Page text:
• Shrinking habitat due to land redevelopment
  • Natural disasters, fires and erosion as well as weed invasion
  • Lack of breeding – males need to safely migrate to the females for breeding season
  • Climate Change – rising temperatures mean altered landscapes in the alpine areas resulting in decreased snow depths and the length of time snow remains on the ground.
  • Waking too early from hibernation increases risk of exposure to predators and lack of food
  • Predators – foxes, feral cats as well as other native and domestic animals
  • Limited food supply – Bogong moths migrate from Queensland, New South Wales and Western Victoria to the mountains every summer escaping the lowland heat of Australia. Since 2017 a major decline in moths has been noted possibly due to distraction of city and town lights, drought and pesticide use. Unfortunately, recent extreme drought conditions in their Queensland and New South Wales breeding grounds have further affected Bogong moth numbers.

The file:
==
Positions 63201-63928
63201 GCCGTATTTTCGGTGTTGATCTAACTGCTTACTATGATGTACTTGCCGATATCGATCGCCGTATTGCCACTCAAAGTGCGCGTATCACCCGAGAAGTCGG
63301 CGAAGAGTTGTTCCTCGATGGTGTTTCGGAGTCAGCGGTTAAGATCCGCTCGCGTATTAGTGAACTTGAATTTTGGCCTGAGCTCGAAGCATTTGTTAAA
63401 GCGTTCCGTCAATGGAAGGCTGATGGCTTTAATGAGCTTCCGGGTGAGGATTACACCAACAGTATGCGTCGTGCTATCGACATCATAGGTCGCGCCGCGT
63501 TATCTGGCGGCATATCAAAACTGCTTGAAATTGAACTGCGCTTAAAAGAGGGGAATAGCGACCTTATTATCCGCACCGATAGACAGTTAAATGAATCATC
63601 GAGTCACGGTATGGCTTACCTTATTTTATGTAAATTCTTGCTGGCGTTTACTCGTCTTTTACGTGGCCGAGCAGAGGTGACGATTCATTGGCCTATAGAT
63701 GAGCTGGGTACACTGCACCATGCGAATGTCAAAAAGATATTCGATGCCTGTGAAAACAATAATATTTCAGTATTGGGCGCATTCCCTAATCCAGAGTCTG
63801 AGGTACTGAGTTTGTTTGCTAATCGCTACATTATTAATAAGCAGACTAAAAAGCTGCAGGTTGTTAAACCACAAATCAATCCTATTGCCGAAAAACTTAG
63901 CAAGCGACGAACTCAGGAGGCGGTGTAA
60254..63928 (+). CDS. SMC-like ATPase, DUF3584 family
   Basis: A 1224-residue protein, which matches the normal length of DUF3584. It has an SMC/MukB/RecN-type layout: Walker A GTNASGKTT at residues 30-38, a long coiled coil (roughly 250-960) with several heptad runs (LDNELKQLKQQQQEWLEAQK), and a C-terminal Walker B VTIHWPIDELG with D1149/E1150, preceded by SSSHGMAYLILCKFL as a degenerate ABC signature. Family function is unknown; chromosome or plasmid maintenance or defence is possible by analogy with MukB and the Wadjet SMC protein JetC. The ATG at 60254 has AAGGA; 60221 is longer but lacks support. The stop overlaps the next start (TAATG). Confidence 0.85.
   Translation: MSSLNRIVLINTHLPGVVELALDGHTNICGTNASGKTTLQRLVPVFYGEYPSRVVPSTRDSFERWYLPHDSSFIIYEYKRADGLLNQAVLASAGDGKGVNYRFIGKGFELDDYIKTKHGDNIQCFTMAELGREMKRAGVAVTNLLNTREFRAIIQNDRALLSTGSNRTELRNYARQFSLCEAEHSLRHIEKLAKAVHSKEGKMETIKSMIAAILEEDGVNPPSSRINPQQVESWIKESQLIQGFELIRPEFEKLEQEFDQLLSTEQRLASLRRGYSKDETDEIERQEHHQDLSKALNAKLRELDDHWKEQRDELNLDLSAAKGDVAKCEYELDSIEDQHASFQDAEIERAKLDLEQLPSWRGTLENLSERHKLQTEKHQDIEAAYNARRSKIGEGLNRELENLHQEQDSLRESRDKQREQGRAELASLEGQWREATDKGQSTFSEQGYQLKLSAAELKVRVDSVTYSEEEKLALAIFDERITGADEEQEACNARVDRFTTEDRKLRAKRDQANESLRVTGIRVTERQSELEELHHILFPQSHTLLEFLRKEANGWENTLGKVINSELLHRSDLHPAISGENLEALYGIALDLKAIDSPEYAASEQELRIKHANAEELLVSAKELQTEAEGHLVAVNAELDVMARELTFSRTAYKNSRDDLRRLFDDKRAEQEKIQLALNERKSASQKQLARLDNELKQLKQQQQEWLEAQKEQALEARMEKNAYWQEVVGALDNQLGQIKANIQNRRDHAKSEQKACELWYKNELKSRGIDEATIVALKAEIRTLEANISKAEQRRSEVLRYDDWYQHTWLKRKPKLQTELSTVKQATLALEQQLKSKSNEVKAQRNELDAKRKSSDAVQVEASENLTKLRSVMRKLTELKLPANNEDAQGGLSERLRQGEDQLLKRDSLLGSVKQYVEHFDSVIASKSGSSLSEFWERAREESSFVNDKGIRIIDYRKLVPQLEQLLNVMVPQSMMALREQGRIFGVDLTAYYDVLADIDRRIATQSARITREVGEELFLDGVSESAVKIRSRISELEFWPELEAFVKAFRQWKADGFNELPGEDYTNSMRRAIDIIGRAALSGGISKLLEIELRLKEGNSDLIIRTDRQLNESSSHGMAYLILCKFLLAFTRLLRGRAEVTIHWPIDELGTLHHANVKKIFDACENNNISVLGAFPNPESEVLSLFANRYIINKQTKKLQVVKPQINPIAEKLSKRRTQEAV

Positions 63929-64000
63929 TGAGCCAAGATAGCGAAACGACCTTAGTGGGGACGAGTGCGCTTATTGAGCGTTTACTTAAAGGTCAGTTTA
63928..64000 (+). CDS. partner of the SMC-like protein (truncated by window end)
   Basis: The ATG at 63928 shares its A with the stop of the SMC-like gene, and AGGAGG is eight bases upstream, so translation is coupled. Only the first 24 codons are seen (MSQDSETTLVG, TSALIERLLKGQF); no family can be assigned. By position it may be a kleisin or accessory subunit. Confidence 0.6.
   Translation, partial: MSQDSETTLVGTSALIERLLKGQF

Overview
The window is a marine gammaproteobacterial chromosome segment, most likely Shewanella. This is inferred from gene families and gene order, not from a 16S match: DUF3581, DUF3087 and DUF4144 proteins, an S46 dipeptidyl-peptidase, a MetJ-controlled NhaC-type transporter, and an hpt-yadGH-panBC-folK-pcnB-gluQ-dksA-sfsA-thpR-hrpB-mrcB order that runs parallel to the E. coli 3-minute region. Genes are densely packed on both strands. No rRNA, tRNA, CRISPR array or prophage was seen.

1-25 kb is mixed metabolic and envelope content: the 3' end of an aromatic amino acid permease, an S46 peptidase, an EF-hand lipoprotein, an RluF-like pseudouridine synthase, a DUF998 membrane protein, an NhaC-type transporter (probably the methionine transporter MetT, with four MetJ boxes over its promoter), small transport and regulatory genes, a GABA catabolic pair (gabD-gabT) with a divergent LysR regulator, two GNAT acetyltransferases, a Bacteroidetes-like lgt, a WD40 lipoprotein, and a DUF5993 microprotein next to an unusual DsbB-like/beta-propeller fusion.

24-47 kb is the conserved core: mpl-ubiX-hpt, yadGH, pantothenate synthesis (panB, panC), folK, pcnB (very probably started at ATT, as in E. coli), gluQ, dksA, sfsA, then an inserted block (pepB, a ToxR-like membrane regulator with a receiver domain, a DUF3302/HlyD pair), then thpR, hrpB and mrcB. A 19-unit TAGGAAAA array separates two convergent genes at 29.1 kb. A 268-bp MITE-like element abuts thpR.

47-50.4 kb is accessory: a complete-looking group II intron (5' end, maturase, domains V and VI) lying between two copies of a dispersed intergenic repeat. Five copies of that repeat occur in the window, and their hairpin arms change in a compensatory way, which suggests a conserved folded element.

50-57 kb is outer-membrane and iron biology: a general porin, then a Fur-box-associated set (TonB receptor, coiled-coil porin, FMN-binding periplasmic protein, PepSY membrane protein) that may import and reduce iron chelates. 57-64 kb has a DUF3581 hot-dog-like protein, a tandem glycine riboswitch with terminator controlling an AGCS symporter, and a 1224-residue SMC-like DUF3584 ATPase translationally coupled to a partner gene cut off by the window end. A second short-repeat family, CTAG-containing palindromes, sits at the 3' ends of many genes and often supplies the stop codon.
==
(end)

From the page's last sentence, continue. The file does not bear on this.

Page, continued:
Here at SnowKids we are committed to the conservation of these sweet native marsupials. By changing a few things in our daily lives we hope to ensure their survival for years to come.

Here are a few things you can do, even if you don’t live in the alpine regions! 

  • Turn off unnecessary outside lights in spring to help bring the Bogong moths to the alpine regions
  • Have domesticated animals de-sexed and keep them away from the ski fields
  • Raise community awareness and support for the Mountain Pygmy-possum (you can start by sharing this article with others)
  • Do what you can to keep your carbon footprint to a minimum when visiting national parks 
  • When skiing or bushwalking in the alps be respectful of the native flora and fauna
  • Drive carefully and watch out for wildlife on the roads to and from the ski fields
  • Before visiting ski resorts read about how you can look after the local wildlife (like Mt Buller )
  • Join a local conservation group
  • Help plant the Mountain Plum Pine by buying a Totes for Wildlife bag (see below)